This international youth exchange brought together 40 young people from Germany, Romania , Ireland and the UK in an aim to build more diverse, resilient youth-led civic organisations capable of improving civil society across Europe. It allowed participants to collaborate across differences, improve communication skills for intercultural dialogue and develop facilitation skills to increase their own groups’ capacities to promote the common values of freedom, tolerance and respect of human rights.
The 10 day training started with getting to know each other where we created a safe container to enable effective learning in a cross-cultural context. After allowing participants to familiarize themselves with the environment, we identified the learning goals while encouraging honest dialogues as the base for communication within the group.
Next we looked into identity differences where participants could examine and understand various group dynamics and to prepare the group to tackle challenging personal and emotional topics like exclusion. Participants were encouraged to apply skills such as active listening, management of diversity and conflict facilitation that analyzed styles and patterns of communication in intercultural dialogue.
To ensure a transformative learning environment, we explored systems of oppression through reflective exercises where volunteer participants could openly share on experiences of marginalization and exclusion while
learning skillful ways of navigating discriminatory situations. There was also room for constructive feedback providing an open, supportive and meaningful process.
We also spent time identifying how prejudice and discrimination arises in organizations, the barriers that marginalized youth face and ways we can overcome them.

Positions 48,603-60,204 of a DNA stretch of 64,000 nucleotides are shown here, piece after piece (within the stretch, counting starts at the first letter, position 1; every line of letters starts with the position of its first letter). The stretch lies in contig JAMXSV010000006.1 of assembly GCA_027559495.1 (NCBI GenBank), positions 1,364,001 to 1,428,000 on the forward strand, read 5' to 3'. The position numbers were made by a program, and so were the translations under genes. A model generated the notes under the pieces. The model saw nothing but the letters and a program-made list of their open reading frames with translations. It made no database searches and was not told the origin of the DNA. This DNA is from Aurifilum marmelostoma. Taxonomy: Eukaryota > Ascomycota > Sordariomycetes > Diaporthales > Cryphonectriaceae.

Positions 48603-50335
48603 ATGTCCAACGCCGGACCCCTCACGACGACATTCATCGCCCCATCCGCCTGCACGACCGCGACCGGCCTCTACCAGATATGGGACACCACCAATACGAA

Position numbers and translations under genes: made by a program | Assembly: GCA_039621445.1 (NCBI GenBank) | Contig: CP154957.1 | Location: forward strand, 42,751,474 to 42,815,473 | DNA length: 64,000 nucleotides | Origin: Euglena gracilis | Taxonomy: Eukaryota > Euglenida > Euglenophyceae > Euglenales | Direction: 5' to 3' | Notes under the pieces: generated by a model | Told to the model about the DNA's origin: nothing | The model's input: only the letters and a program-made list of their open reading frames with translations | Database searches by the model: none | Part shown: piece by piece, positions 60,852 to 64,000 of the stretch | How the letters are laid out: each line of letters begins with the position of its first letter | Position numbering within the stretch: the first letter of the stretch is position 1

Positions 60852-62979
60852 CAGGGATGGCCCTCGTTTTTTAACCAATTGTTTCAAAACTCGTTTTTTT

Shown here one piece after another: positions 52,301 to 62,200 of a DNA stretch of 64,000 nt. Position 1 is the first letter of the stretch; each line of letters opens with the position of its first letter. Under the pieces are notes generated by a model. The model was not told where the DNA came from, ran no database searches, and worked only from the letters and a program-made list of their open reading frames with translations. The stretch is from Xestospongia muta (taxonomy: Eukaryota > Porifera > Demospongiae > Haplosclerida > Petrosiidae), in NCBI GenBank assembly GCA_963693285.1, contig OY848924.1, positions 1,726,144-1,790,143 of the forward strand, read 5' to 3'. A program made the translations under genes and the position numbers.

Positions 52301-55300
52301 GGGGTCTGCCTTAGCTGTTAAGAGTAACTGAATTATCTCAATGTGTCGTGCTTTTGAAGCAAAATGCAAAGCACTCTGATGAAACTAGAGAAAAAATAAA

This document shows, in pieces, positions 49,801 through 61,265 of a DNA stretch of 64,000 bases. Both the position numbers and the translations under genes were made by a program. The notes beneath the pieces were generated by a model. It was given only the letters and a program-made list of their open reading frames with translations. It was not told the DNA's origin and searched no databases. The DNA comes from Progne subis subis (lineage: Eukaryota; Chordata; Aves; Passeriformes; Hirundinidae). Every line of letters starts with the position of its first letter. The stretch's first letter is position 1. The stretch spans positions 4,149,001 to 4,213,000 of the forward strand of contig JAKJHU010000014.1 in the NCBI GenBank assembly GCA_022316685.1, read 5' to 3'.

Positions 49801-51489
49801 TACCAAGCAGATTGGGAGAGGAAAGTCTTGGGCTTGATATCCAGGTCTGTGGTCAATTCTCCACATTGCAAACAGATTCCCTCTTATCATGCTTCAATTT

For the final two days, participants got opportunities to apply key facilitation skills using relevant action plans to incorporate inclusive practices in their own organizations through role play exercises.
Thanks to facilitated follow up steps, the people were given a chance to exchange ideas and plan for potential future collaborations and means of mutual support.
The projects objectives were to:
1. Explore how differences such as race, gender, class, culture, nationality, ethnicity & sexuality
impact the capacity of both marginalised youth & youth-led civic organisations to engage actively in
2. Cultivate participants’ abilities to effectively navigate these differences + build collaborative
partnerships that foster intercultural dialogue & promote diversity;
3. Practice key skills needed to facilitate youth groups developing action plans to better include marginalised youth.
After taking part in the activity, the participants are able to :
– Demonstrate an anti-discriminatory and inclusive attitude;
– Understand their own experiences of identity, power, discrimination and marginalisation, enabling them to more effectively relate to others they encounter;
– Understand the interconnections of discriminations at a local and global level;
– Demonstrate empathy and understanding of others’ experiences of marginalisation and diversity;
– Understand the key barriers to civic participation faced by marginalised youth;
– Execute essential ‘soft-skills’ such as active listening, conflict facilitation and management of diversity;
– Work with conflict and effectively facilitate challenging group dynamics that result from discriminatory behaviour;
– Conduct efficient and extensive organisational inventories to identify opportunities and challenges in relation to the inclusion of marginalised youth;
– Practice peer support processes for ongoing personal and professional development e.g. GROW coaching method;
– Facilitate intercultural dialogue and collaboration across different identities;
– Facilitate diverse groups of young people to collaborate effectively across difference;
– Address prejudice and discrimination and creating opportunities for learning and growth;
– Exchange and contextualise best practice for the inclusion of marginalised youth in youth-led civic organisations with like-minded young organisers;
– Dismantle organisational barriers to the inclusion of marginalised youth;
– Ensure their organisations are more accessible, relevant and inclusive of marginalised youth;
– Address discriminatory behaviour as it arises in their organisations;
– Challenge ingrained ways of thinking in their communities and organisations which perpetuate discrimination and marginalisation;
– Disseminate their learning to other organisations;
– Access a large network of active youth organisers through the strong relationships built during their involvement in the activity;
– Build collaborative partnerships with other organisations to continue learning and development;
– Contribute to and participate in complex, international, multi-partner collaborations and projects.
This project was made possible with the financial support of the Erasmus+.